PK's Feld questions AT&T's special-access claim

"Two things. One, it's a multiplier effect on the harm to competition. The merger disadvantages Sprint (and other competitors except Verizon) not only because AT&T's market share increases, but because the increase works synergistically with all of AT&T's other advantages, including special access. If Sprint were buying T-Mobile, it acquire not just the additional T-Mobile customers, but the expense associated with those customers for special access data transport. AT&T acquires the T-Mobile customers and actually reduces T-Mobile's overall operation costs through the simple expedient of no longer charging access charges. A double whammy from Sprint's perspective.

"Second, special access is a different market from a usual market because AT&T doesn't want to sell special access. They are required to do it by law. That's why the usual argument 'but of course we would never hurt our special access customers, that would be bad for business' argument is false. AT&T doesn't want special access customers. But they are required to offer their special access services at just and reasonable rates, so they grudgingly do so.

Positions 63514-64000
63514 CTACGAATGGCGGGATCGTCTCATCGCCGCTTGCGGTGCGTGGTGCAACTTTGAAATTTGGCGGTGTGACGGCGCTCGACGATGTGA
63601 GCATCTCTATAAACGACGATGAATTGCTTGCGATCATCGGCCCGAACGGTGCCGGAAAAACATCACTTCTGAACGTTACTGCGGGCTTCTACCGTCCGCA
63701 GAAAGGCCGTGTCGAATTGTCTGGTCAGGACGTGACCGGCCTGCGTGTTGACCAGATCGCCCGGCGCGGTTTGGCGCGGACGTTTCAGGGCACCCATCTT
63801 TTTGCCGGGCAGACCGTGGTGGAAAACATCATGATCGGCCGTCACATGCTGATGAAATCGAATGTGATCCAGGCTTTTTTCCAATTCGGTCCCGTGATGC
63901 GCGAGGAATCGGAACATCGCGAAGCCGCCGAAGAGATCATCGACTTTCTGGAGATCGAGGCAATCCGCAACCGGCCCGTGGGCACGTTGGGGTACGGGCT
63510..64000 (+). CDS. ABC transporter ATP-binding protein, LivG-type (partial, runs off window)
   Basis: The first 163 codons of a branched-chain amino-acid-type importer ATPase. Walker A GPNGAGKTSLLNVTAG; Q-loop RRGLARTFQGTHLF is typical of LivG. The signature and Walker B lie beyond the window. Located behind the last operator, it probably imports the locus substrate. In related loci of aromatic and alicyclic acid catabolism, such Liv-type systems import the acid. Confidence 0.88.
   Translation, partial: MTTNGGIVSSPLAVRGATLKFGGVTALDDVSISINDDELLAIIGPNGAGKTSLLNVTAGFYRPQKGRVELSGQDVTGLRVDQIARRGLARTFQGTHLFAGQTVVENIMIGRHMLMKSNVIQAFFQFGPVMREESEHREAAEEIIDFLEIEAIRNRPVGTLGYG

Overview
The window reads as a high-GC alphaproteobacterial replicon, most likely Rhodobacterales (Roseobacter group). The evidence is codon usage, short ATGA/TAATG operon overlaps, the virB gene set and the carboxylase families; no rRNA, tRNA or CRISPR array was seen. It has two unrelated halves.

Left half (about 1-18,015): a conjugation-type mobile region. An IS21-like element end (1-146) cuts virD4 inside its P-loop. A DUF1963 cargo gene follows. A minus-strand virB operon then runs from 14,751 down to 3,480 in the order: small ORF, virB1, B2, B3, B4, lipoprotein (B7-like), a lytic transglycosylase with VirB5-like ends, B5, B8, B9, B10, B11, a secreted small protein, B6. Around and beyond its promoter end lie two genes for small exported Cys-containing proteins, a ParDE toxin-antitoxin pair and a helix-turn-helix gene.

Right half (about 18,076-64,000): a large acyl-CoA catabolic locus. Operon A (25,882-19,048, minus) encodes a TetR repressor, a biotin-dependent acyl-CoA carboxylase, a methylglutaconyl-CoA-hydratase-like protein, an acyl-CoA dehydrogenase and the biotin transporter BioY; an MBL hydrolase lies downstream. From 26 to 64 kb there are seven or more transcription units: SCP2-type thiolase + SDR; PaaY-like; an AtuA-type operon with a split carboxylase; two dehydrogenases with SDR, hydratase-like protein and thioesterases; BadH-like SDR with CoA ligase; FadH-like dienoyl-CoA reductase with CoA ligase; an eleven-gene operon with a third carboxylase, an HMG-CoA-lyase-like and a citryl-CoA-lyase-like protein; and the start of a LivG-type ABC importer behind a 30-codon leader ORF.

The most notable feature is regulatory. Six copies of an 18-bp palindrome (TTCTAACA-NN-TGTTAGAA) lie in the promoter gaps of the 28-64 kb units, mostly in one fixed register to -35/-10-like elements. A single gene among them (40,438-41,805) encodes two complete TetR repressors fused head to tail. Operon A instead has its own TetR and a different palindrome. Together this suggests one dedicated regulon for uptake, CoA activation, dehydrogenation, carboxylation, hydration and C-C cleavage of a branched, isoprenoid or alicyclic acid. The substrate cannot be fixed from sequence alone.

"One measure of just and reasonable is comparing similarly situated customers. So AT&T has to at least be reasonably consistent in pricing. That means T-Mobile benefits to some degree from any pricing concessions that Sprint can negotiate, and vice versa. And if AT&T is too unreasonable to either one, or both, having two similarly situated companies complain to the FCC and produce evidence that AT&T is being unreasonable makes a stronger case than having just one company.

"Perhaps more importantly from Sprint's perspective, it has at least one competitor laboring under the same disadvantage. In this dynamic, even if Sprint cannot overcome the advantages of AT&T and Verizon, it can at least hope to beat T-Mobile and become a stronger 3rd place contender.

"Post merger, Sprint is out there all alone. It has no other carrier to help it negotiate better prices. It has no benchmark it can point to if it claims AT&T is being unfairly discriminatory. And it has no other competitor laboring under a similar disadvantage. It's bad enough when you are forced to pay your biggest competitor for a critical input. It's far worse when you are the only one stuck with that competitive disadvantage — especially when that same biggest competitor is more than double your size."